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Press translations [Japan]. Political Series 0168, 1946-01-11.
Supreme Commander for The Allied Powers. Allied Translator and Interpreter Section.

translation-number: political-0704

call-number: DS801 .S85

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No. 704 Date: 11 Jan 46


ITEM 1 Influence of Democratization on Government Offices - Asahi Shimbun - 9 Jan 46. Translator: K Murakami.
Full translation:
A voice claiming democratization of the Government Office has arisen from within the Government Office itself, inner citadel of feudalistic secrecy. How do the voices of the staffs of the Agricultural and Forestry Department create a stir in various offices? The bureaucrat's stronghold of tyranny and authority has begun to collapse due to the mighty current of democratization; the order of MacARTHUR's Headquarters on the dismissal of militaristic leaders; the cry of lower bureaucrats for democratizing government offices; and the public voice advocating the abolition of bureaucracy.
Is it a result of self-inspection by the lower bureaucrats, who have long submitted to their senior official's haughty treatment? These men are absent-minded about their tasks, what with their anxiety about being dismissed by the official reduction, their small salaries, and the terrible inflation.
Some officials seem to have forgotten their jobs, being absorbed in discussion on the democratization of government offices. Nevertheless, not a moment is to be lost. If the Agricultural and Forestry Ministry, which is in charge of rationing, should go in for the so called official sabotage, what would become of the democratization of bureaucracy?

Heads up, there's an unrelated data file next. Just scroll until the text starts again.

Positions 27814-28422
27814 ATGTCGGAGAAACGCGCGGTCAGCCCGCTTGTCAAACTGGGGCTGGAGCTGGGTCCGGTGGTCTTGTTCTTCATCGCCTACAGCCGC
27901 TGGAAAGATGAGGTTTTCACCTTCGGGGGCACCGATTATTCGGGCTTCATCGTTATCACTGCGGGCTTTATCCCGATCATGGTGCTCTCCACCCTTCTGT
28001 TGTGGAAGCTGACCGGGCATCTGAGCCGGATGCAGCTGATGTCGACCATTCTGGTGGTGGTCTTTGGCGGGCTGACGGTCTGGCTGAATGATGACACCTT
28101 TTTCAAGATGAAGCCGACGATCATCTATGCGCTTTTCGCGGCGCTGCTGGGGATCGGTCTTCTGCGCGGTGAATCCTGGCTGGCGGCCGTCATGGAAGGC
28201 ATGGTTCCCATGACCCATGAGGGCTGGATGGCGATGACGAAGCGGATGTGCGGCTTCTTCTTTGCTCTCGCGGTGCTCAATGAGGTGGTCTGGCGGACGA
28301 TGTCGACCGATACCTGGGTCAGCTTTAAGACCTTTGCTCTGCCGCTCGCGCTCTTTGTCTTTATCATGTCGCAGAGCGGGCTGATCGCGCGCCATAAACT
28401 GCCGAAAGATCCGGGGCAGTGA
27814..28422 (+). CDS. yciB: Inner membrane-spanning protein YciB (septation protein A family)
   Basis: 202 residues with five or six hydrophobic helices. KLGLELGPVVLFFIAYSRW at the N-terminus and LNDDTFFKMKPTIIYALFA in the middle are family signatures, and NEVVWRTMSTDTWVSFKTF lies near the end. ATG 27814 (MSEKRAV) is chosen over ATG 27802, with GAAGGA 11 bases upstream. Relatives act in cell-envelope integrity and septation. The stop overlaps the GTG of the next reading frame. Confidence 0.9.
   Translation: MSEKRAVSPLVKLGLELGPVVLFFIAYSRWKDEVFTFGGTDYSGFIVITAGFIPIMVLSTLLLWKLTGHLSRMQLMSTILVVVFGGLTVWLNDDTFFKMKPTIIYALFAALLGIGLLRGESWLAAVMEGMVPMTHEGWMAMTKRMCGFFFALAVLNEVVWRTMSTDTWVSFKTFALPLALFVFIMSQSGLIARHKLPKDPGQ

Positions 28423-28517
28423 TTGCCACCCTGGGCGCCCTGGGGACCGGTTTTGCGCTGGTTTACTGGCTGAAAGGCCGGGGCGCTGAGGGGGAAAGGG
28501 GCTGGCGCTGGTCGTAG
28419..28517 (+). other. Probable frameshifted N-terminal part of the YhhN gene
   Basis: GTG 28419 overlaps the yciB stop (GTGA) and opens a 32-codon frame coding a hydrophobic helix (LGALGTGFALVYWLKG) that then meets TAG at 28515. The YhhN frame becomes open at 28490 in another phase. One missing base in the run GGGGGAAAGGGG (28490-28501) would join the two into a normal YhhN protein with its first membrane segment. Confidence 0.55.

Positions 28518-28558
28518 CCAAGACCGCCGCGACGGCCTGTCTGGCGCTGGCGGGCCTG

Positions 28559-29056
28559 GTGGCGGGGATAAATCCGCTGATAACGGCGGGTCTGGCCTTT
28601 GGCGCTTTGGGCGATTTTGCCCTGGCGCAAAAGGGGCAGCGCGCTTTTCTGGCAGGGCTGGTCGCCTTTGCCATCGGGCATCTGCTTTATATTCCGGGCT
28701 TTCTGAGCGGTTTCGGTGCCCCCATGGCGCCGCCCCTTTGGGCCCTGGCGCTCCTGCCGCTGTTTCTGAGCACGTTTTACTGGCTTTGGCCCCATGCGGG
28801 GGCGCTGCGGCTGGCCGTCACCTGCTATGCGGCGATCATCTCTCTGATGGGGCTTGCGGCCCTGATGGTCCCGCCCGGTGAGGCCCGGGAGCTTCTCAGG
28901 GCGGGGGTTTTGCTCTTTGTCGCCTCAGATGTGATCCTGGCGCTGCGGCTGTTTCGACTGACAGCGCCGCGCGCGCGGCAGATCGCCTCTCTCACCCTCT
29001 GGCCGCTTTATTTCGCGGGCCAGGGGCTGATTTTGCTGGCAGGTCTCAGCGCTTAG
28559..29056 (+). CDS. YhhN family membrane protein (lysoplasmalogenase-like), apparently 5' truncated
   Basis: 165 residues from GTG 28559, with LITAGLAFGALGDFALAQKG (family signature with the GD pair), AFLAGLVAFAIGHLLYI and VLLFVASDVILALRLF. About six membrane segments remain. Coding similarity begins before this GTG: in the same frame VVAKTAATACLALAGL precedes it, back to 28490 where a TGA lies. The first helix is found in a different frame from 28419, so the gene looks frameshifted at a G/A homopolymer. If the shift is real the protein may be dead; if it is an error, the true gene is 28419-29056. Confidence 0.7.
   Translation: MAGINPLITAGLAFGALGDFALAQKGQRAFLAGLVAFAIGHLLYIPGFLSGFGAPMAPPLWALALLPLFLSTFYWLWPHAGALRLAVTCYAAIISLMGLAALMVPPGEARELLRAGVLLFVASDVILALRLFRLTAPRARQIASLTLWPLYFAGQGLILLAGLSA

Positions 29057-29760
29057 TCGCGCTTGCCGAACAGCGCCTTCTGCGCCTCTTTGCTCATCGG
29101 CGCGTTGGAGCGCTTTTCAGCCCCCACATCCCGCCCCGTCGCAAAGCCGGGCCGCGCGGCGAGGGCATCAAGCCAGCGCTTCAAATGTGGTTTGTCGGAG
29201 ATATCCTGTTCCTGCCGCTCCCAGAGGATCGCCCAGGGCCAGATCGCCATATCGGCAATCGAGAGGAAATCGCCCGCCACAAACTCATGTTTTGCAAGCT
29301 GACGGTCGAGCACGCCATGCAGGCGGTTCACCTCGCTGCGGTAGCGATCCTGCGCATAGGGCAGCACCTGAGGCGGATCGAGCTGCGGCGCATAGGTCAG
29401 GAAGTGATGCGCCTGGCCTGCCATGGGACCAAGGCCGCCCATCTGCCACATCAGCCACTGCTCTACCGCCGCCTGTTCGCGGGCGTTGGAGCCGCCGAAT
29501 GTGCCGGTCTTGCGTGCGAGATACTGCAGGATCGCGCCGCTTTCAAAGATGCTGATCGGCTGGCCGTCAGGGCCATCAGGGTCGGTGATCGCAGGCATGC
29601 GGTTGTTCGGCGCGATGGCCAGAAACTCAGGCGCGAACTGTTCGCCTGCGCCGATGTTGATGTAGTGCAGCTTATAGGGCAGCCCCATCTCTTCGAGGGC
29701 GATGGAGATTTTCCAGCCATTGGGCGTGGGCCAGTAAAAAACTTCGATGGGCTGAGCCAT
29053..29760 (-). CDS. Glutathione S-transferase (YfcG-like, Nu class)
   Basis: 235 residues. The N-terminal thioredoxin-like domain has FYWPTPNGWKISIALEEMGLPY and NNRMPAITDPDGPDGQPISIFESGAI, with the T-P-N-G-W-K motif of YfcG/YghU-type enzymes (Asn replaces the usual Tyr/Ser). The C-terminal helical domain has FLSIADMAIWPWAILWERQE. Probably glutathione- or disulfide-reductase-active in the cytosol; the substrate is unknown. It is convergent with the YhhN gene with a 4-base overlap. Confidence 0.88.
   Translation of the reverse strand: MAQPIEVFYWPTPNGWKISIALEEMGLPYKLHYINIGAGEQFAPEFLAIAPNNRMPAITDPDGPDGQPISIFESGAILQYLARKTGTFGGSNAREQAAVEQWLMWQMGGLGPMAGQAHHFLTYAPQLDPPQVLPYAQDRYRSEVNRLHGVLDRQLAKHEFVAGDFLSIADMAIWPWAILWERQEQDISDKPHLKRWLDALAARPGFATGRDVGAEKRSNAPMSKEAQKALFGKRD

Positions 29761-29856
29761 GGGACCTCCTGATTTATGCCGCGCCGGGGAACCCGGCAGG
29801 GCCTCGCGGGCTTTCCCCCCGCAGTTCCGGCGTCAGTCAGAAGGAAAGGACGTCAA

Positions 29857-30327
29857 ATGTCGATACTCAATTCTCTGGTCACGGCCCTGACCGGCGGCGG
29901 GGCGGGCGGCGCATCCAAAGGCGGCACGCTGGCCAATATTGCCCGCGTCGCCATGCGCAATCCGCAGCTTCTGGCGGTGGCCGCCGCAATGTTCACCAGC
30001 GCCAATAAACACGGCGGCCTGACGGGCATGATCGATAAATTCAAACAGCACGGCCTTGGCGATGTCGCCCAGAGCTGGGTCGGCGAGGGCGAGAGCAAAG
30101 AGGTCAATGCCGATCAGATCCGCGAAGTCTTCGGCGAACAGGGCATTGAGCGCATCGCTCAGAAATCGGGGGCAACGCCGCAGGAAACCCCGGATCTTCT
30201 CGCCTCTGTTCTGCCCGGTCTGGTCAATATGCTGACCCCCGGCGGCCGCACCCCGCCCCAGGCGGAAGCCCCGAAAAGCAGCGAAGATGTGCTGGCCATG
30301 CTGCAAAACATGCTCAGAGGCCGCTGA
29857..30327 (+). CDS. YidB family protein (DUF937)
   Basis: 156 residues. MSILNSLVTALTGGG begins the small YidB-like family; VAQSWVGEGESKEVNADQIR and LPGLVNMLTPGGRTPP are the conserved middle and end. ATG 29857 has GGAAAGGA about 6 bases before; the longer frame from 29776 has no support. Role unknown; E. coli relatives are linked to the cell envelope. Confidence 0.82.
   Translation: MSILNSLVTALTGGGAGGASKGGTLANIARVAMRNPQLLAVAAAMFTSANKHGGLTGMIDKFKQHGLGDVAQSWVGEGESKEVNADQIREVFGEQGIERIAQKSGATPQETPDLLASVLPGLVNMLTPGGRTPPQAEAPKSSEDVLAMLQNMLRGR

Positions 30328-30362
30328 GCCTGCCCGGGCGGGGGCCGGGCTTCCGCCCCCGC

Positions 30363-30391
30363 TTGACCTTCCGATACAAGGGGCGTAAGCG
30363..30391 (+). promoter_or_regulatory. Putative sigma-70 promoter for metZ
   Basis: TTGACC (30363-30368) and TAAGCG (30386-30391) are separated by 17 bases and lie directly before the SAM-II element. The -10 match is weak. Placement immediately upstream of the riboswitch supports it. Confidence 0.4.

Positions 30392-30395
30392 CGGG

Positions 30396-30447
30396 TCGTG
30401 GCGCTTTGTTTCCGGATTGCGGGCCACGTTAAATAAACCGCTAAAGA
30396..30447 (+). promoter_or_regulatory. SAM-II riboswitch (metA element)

The Staff Committee of the agriculture and Forestry Department requested Minister MATSUMURA to make a statement on the matter by 10 January. Let us consider the effect of the movement upon various circles:
The Home Office: Do the officials of the Home Office, who stick to their present posts despite the thorough pursuit of war responsibility, react to the movement for democratization initiated by the Agricultural and Forestry Deportment? We think that there is no reason for them to oppose the movement since they are comrades together. Surprisingly enough, however, they are not moved; they appear to be quite indifferent. What is the outlook of the officials of the Home Office? Is it one of skepticism or of nihilism?
In the first place, there is much anxiety on the directive and on how to fill the large vacancy created by it. "If the gap is unfilled it will influence even the delivery of rice. I wish to have the applicable limit of the directive decided on quickly. As for me, I should like to live easily and play the game of GO (TN: like checkers)." Vice-Minister SAKA said that if the directive is applicable to prefectural governors who have been heads of district branches of the Imperial Rule Assistance Association, practically all their posts. will become vacant, and a successor to the vice-minister will not even be available.

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POLITICAL SERIES: 168 (Continued)
ITEM 1 (Continued)